Dynamic capabilities and their indirect impact on firm performance
This article seeks to empirically explore the relationship between dynamic capabilities and firm performance. In particular, it addresses the question of whether dynamic capabilities impact directly or indirectly on performance. In doing so, the article articulates and measures a construct of dynamic capabilities and using structural equation modeling it examines whether their impact on performance is mediated through operational--marketing and technological--capabilities. The proposed model is tested in different levels of environmental dynamism using data on 271 Greek firms belonging to the manufacturing sector. Empirical findings suggest that dynamic capabilities impinge on operational capabilities which in turn have a significant effect on performance. Direct effects on performance are found to be insignificant. Furthermore, similar effects seem to hold for both higher and lower levels of environmental dynamism. Theoretical and practical implications are discussed. Copyright 2012 The Author 2011. Published by Oxford University Press on behalf of Associazione ICC. All rights reserved., Oxford University Press.
If you experience problems downloading a file, check if you have the proper application to view it first. In case of further problems read the IDEAS help page. Note that these files are not on the IDEAS site. Please be patient as the files may be large.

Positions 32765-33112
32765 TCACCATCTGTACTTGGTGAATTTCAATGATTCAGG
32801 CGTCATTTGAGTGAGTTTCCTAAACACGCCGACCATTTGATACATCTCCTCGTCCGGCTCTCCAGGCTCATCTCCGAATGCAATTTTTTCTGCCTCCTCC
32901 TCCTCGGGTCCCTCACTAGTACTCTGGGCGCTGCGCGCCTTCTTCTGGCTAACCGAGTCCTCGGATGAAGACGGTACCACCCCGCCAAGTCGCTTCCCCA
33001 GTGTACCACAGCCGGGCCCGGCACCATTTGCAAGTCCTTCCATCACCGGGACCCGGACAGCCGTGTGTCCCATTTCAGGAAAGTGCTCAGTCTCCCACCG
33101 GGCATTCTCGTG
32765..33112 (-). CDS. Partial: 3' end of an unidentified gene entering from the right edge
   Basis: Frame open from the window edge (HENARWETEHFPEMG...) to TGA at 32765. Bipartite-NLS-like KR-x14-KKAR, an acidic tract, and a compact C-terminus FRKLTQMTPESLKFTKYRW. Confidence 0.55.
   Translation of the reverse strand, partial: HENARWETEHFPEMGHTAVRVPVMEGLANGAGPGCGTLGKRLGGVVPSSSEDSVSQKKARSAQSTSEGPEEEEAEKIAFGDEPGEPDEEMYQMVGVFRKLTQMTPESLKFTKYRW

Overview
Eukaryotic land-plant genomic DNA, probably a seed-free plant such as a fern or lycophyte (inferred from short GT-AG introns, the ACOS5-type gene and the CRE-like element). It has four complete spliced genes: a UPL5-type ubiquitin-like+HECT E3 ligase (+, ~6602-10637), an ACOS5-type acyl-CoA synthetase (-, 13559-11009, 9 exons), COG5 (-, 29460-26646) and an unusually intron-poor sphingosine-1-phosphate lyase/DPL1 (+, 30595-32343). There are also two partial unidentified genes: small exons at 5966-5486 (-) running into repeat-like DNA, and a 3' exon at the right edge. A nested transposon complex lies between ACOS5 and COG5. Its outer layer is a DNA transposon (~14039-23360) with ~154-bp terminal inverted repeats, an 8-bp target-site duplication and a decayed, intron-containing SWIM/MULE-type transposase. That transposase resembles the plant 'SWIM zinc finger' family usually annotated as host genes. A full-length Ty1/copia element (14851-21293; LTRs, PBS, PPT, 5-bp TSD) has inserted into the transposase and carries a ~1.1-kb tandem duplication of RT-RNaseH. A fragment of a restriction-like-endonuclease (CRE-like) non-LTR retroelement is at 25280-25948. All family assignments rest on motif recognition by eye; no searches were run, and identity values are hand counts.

As the access to this document is restricted, you may want to look for a different version under "Related research" (further below) or search for a different version of it.
Volume (Year): 21 (2012)
Issue (Month): 3 (June)
|Contact details of provider:|| Postal: Oxford University Press, Great Clarendon Street, Oxford OX2 6DP, UK|
Fax: 01865 267 985
Web page: https://academic.oup.com/icc
|Order Information:||Web: http://www.oup.co.uk/journals|
When requesting a correction, please mention this item's handle: RePEc:oup:indcch:v:21:y:2012:i:3:p:615-647. See general information about how to correct material in RePEc.
For technical questions regarding this item, or to correct its authors, title, abstract, bibliographic or download information, contact: (Oxford University Press)or (Christopher F. Baum)
If you have authored this item and are not yet registered with RePEc, we encourage you to do it here. This allows to link your profile to this item. It also allows you to accept potential citations to this item that we are uncertain about.
If references are entirely missing, you can add them using this form.
If the full references list an item that is present in RePEc, but the system did not link to it, you can help with this form.
If you know of missing items citing this one, you can help us creating those links by adding the relevant references in the same way as above, for each refering item. If you are a registered author of this item, you may also want to check the "citations" tab in your profile, as there may be some citations waiting for confirmation.
Please note that corrections may take a couple of weeks to filter through the various RePEc services.